A multicultural lunch representing 80 different nationalities.
Blue balloons floated joyfully above the 17 tables set for 10 at the traditional Bienvenue en France international lunch.
The buzz of excitement was palpable as soon as you entered the Quai d’Orsay. Alongside our group leaders from Bienvenue, Laurent Huchet, deputy steward, and his team swiftly took charge of the puddings brought by our French members and the many savoury dishes decorated with the flags of our friends from around the world. They rushed them over to the buffets tables set out in the main dining hall and in the galerie de la Paix. There was no danger of them being empty thanks to the generosity of our guests representing 80 different nationalities yet united by their clothing that adhered to the dress code of “red, white and blue” and the badge they were given on arrival emblazoned with “40 ans”.
During this time, the choir (formed just six months ago) was being photographed in the salon de l’Horloge. The guests quickly filled the room to listen to Mme Vadillo Le Drian welcome her guests on behalf of her husband – “a multicultural lunch is a wonderful way to share our different cultures.” Our President, Amanda Gourdault-Montagne, pointed out that, “it is very fitting to come together and share these dishes from the four corners of the world on a day like today, on which we also celebrate the 75th anniversary of D-Day. We have 80 nationalities represented in this room, symbolising the multiculturalism that forms the core of Bienvenue en France, as imagined by our Founding President, Marie-Thérèse François-Poncet.” She ended by thanking “those who are leaving our group. Without them, Bienvenue would never have been the resounding success it is today.” She also welcomed our newest members who will join us in September.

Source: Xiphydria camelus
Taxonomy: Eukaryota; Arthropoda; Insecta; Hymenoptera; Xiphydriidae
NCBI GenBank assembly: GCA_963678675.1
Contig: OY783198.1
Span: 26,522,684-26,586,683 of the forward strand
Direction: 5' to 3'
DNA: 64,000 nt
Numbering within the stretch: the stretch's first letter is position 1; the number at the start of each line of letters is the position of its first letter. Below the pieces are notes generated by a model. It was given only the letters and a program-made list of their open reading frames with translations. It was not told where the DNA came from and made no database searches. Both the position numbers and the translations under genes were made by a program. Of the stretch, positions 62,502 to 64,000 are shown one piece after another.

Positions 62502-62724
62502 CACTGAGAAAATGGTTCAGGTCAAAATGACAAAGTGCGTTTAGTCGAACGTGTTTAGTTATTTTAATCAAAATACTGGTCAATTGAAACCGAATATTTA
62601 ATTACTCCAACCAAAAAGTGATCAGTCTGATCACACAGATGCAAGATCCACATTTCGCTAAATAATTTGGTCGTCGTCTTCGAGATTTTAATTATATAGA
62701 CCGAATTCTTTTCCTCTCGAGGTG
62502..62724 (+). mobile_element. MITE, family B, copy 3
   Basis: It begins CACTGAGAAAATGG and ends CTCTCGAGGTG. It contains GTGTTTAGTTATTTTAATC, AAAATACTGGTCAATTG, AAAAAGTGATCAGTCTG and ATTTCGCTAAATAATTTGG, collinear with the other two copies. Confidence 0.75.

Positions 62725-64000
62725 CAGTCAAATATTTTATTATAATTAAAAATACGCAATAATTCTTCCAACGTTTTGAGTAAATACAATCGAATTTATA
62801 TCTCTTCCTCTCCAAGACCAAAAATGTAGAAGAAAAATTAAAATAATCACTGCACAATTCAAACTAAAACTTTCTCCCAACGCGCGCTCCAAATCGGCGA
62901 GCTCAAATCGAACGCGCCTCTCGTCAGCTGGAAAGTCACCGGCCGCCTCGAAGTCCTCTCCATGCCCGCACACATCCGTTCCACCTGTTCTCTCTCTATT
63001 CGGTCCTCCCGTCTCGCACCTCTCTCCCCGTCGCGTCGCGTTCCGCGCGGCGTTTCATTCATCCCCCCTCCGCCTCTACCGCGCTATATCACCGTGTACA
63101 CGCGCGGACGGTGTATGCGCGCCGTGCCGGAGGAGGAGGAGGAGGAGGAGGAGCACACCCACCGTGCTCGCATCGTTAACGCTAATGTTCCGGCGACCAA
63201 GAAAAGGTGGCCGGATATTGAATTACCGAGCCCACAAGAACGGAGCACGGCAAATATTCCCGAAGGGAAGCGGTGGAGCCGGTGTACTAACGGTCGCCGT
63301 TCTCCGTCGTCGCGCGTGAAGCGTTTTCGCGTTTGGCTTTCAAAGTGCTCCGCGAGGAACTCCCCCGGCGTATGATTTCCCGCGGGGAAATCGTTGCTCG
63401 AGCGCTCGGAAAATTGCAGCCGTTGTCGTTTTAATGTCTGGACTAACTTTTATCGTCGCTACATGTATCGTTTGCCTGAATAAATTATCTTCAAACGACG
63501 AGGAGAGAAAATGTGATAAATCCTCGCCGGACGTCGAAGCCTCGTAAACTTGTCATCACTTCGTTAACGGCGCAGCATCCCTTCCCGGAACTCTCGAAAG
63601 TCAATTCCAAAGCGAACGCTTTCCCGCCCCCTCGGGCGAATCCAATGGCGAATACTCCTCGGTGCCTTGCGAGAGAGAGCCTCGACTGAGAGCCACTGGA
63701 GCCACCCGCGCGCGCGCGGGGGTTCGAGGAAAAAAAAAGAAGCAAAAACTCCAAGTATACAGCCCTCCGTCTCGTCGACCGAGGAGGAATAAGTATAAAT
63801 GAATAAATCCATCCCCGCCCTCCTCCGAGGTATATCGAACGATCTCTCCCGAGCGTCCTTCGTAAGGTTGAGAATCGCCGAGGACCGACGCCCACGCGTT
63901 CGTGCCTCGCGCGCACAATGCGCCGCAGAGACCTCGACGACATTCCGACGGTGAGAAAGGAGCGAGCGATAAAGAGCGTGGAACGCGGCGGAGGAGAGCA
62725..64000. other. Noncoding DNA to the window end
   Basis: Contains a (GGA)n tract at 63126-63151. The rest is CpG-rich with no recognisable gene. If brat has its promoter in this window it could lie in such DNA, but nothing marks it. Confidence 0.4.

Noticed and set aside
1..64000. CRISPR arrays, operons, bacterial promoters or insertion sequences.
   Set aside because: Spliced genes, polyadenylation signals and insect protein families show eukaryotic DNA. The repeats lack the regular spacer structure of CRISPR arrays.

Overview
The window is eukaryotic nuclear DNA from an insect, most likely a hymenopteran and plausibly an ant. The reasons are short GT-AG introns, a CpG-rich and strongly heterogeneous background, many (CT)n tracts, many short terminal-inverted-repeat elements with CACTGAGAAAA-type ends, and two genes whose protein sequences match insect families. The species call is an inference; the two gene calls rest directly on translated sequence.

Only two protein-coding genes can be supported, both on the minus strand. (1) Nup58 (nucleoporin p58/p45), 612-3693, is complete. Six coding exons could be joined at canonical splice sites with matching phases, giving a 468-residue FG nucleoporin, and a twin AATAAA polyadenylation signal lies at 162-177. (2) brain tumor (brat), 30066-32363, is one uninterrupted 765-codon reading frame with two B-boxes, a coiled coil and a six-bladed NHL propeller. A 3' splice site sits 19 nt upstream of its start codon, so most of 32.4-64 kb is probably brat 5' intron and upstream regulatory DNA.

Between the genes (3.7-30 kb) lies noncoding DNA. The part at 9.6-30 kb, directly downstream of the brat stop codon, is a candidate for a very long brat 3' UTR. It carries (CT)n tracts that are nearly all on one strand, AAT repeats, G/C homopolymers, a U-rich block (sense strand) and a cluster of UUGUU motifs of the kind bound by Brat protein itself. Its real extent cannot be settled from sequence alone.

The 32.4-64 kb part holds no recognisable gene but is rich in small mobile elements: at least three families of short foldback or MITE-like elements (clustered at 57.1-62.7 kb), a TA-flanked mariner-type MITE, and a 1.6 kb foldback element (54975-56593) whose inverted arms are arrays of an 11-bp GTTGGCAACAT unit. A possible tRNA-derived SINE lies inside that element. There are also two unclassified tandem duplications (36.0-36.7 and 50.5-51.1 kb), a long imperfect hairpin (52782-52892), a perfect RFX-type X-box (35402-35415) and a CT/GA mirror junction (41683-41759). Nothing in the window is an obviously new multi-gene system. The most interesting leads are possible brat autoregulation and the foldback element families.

The choir, as multicultural as the wider group, was led by Onnick Adourian while it sung in harmony a collection of numbers including “Les amants de St Jean” and “Armstrong” by Claude Nougaro, rounding off with “Dona nobis Pacem” by Mozart. The performance soon got the audience involved!
Then we were able to turn our full attention to enjoying the “Struk eji” from Slovenia, the “Empanada” from Spain, “Heart of Palm Pie” from Brazil, fried Tofu from Japan and the “Pastel de choclo”, a corn pie from Chile. It would have been as impossible to taste every dish as it was to name them all, so we turned to the array of French puddings – almost as varied as the first course!
By Francine Boidevaix